What Happened With X-MEN: FIRST CLASS’S Box Office?

Although the X-Men films has always been a particular popular franchise for 20th Century Fox, this past weekend’s box office numbers for the new X-Men: First Class left many industry watchers scratching their heads. Sure a weekend gross of $55.1 million is nothing to sneeze at. That’s what the first X-Men movie made 11 years ago. But factor in over a decade of ticket price increases and the fact that the last films in the series, X-Men: The Last Stand and X-Men Origins: Wolverine, did $102 million and $86 million respectively on their domestic opening weekend have left many to decry the numbers as “disappointing.”

Now we normally don’t do box office analysis here, but there was such online chatter about this, I wanted to toss in my two cents as well.

I think we first have to look at how “disappointing” this weekend’s ticket sales actually are.

X-Men: First Class also pulled an impressive $64 million in worldwide ticket sales. Impressive, as worldwide box office generally barely equal, let alone surpass, domestic ticket sales in an opening weekend. And the movie hasn’t opened in all territories yet.

We also have to take into account that X-Men: First Class was not released in 3D, which with its inflated ticket prices has accounted for a significant bump in box office for films released in the format over the last two years. So by comparison, First Class’s numbers are going to look a bit flat.

If we can use the last two X-Men films as a model, I think there isn’t much to worry about. Ultimately, Last Stand and Wolverine more than doubled their opening weekend box office take over the remainder of their theatrical runs. Combined with their foreign gross, they each more than doubled their announced production budgets. While I don’t think First Class will quite hit that mark, it should come within a couple million dollars of doing so.

And that’s not even factoring in the fact that First Class has been getting much better reviews than Last Stand and Wolverine, with an 85% on Rotten Tomatoes compared to the other films’ 57% and 37%. If good reviews translates into good word-of-mouth, than First Class might have longer legs at the box office, significantly increasing its take.

But certainly, the domestic gross could have been higher, which leaves one asking “Why didn’t audiences turn out in greater numbers?”

There seems to be two separate schools of thought as to the answer why. The first fixes the blame squarely on Fox’s marketing campaign, while the second states that the film had no marketable stars for the campaign to capitalize upon. While many of the film’s leads certainly aren’t names with a strong marquee value, I would assert that director Matthew Vaughn’s casting choices aren’t the contributing factor to a poor box office result. The fault can only rest squarely on the shoulders of Fox’s lackluster attempt to sell the film.

The studio’s attitude towards X-Men: First Class has been puzzling from the beginning. They totally passed on advertising the film during the Super Bowl this past January, an event that in recent years has pretty much served as the launch pad for summer blockbuster marketing campaigns. There was the poster debacle in which Fox released some of the worst teaser posters ever. And as opening weekend drew closer, Fox did step up with the usual expected television campaign, but they supplemented with some rather stupid stunts, including skywriting the X-Men X-in-a-circle logo over some major cities.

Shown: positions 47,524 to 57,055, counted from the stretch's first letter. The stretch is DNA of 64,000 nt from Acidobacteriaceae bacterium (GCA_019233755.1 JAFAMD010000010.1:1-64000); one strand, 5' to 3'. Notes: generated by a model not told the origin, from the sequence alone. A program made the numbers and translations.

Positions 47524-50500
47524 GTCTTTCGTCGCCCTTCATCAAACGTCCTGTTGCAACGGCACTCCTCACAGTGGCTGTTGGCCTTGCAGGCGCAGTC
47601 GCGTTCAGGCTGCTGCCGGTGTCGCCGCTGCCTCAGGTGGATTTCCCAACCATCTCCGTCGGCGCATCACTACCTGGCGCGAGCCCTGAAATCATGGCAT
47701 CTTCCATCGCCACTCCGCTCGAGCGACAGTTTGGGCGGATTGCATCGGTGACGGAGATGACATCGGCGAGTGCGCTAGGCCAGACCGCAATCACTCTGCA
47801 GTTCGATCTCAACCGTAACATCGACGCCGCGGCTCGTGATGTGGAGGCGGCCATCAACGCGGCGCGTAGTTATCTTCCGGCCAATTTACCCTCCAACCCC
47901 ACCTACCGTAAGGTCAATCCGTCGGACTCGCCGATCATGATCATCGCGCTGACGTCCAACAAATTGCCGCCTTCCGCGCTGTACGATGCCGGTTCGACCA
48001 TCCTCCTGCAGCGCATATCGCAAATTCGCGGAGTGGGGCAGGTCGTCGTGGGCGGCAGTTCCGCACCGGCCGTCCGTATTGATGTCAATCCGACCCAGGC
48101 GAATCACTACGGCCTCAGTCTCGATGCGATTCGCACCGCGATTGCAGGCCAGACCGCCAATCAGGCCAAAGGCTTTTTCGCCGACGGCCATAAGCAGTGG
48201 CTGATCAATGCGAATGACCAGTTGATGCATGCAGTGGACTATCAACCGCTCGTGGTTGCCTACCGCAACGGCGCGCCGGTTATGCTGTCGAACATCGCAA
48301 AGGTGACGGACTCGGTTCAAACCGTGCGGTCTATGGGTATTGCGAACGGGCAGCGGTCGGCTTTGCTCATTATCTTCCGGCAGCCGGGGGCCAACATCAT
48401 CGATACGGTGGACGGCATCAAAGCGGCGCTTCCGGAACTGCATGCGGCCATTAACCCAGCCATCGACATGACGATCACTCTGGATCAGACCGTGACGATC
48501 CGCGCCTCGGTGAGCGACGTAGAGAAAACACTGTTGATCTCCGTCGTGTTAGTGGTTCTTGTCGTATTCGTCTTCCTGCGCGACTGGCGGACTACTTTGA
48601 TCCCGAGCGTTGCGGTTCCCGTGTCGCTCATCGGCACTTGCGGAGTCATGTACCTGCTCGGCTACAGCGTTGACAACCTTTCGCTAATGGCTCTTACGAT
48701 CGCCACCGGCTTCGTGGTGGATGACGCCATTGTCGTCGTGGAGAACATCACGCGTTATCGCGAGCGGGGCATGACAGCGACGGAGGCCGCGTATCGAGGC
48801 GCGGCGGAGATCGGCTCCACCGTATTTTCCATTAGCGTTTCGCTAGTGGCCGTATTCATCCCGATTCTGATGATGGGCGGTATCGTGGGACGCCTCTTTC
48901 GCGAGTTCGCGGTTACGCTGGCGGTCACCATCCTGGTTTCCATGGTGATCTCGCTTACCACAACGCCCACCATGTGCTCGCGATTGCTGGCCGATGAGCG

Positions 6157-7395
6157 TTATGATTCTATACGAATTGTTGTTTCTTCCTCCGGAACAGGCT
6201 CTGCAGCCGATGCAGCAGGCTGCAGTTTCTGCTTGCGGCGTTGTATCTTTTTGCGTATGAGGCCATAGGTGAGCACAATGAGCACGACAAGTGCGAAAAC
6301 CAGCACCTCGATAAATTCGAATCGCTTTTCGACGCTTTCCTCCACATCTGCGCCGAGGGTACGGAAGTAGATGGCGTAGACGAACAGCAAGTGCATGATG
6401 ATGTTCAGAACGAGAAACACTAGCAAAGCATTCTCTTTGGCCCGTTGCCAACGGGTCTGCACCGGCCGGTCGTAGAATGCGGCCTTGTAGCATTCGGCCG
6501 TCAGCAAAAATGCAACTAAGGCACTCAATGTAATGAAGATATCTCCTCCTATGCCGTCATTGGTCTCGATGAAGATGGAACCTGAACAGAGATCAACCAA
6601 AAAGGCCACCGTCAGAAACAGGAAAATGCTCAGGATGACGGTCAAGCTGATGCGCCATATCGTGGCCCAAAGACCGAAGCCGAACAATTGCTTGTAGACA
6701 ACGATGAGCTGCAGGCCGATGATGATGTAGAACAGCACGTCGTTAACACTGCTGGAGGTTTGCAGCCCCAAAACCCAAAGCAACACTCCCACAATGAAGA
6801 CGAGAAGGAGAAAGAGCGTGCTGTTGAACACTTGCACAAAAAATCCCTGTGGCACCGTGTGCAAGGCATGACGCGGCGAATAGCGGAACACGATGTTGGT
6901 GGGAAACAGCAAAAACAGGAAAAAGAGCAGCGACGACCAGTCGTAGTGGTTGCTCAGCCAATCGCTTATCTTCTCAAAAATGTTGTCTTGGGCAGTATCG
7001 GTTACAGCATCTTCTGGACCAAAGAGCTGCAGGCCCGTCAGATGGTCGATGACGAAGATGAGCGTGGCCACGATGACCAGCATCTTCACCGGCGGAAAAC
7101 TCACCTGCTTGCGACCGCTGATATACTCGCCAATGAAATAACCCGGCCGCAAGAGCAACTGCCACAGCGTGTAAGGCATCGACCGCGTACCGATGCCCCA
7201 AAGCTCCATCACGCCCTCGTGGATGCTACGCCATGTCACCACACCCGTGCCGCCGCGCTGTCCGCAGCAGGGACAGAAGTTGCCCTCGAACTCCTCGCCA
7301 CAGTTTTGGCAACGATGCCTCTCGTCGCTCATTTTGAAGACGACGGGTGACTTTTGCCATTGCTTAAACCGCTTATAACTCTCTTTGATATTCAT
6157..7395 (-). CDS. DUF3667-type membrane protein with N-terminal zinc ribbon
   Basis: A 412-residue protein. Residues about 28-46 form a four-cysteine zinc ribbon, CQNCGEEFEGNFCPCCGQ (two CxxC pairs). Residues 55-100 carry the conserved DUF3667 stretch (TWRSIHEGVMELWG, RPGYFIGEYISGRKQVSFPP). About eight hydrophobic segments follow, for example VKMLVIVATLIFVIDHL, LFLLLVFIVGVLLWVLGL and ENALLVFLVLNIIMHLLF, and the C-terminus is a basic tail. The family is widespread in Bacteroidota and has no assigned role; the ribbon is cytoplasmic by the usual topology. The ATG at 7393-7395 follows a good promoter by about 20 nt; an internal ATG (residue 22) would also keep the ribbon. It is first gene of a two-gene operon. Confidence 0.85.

Skywriting!? Seriously, that has to be the stupidest idea since someone thought to have The Last Action Hero painted on the side of a NASA rocket.

I just can’t buy that marketing wasn’t the fault for the film’s box office when it looks like it failed every step of the way. When your film’s villain is portrayed by Kevin Bacon, whom I don’t think that anyone would say that he is not a recognizable star, and people don’t know that he’s in the movie, it ironically hammers home the fact that Fox’s marketing failed utterly.

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About Rich Drees 6619 Articles
A film fan since he first saw that Rebel Blockade Runner fleeing the massive Imperial Star Destroyer at the tender age of 8 and a veteran freelance journalist with twenty years experience writing about film and pop culture.
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William Gatevackes
William Gatevackes
June 7, 2011 2:04 pm

I find the reason that they had no marketable stars to captilize on especially stupid. Not only did they have Mr. Bacon, and actor so famous they build a game around him, but you also had in James McAvoy an actor that has starred in Oscar-worthy fare (Atonement) and summer blockbusters (Wanted). Then, you had Jennifer Lawrence, who is fresh of her Cinderella-esque Oscar nomination for Winter’s Bone. On top of that, you had actresses from two of the most buzzworthy TV shows being aired today–Rose Byrne (Damages) and January Jones (Mad Men). If you can’t build a marketing campaign… Read more »